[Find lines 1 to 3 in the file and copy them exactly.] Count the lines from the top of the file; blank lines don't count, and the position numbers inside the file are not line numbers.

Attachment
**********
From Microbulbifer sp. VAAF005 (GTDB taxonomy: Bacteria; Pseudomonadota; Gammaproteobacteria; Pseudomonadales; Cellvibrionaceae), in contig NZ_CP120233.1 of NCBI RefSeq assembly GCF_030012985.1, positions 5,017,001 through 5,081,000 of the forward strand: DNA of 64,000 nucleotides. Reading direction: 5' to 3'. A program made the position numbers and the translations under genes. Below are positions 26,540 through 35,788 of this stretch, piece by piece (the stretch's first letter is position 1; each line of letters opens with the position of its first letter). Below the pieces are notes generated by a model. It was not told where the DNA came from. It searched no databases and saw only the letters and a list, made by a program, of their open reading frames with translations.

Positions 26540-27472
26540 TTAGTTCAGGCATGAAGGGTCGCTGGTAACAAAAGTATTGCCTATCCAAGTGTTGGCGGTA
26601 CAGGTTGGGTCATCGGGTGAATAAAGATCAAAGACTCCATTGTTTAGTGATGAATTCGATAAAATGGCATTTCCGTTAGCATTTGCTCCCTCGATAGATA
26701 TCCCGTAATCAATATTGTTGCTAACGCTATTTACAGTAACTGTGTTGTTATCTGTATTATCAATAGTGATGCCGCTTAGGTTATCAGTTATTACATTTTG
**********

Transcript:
From Microbulbifer sp. VAAF005 (GTDB taxonomy: Bacteria; Pseudomonadota; Gammaproteobacteria; Pseudomonadales; Cellvibrionaceae), in contig NZ_CP120233.1 of NCBI RefSeq assembly GCF_030012985.1, positions 5,017,001 through 5,081,000 of the forward strand: DNA of 64,000 nucleotides. Reading direction: 5' to 3'. A program made the position numbers and the translations under genes. Below are positions 26,540 through 35,788 of this stretch, piece by piece (the stretch's first letter is position 1; each line of letters opens with the position of its first letter). Below the pieces are notes generated by a model. It was not told where the DNA came from. It searched no databases and saw only the letters and a list, made by a program, of their open reading frames with translations.

Positions 26540-27472
26540 TTAGTTCAGGCATGAAGGGTCGCTGGTAACAAAAGTATTGCCTATCCAAGTGTTGGCGGTA